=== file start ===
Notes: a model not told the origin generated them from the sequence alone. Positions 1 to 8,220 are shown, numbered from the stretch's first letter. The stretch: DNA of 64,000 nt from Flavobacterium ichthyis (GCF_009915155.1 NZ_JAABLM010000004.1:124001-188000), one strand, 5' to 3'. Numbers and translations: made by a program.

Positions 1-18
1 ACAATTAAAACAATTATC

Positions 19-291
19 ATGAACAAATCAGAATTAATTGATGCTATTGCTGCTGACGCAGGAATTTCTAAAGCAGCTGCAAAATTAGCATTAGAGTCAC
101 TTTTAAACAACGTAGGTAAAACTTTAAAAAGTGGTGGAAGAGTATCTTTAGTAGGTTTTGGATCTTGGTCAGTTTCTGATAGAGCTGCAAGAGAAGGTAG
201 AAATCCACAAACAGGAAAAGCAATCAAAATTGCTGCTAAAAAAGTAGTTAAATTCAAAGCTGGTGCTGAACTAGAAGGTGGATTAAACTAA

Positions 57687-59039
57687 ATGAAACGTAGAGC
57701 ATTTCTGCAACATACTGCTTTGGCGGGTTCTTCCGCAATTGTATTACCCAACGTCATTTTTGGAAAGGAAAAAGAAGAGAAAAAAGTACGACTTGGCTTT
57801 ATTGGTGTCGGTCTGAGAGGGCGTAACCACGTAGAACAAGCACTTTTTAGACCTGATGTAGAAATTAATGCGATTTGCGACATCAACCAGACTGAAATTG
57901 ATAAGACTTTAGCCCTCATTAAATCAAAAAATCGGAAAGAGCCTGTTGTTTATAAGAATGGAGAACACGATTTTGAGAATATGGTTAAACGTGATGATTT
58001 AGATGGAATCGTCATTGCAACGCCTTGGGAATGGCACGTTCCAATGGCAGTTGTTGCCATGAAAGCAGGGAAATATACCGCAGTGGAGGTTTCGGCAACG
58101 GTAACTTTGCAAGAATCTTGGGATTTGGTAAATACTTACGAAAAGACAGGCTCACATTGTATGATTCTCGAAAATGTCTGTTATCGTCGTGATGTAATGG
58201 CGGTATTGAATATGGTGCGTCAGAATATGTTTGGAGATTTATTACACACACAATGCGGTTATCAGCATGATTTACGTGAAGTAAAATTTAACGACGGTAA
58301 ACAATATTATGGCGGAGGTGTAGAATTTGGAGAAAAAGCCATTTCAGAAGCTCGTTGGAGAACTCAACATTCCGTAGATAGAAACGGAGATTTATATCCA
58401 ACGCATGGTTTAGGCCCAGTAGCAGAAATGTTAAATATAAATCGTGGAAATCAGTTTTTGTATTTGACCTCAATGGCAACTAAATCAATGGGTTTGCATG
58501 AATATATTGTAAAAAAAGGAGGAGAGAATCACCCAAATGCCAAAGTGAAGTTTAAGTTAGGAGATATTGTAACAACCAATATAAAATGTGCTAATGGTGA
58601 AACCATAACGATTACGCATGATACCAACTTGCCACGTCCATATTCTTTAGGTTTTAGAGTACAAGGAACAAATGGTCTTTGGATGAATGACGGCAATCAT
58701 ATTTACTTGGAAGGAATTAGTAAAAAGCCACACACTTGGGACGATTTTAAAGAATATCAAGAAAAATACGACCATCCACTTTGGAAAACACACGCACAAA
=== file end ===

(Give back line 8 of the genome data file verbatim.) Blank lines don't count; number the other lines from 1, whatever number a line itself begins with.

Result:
Positions 57687-59039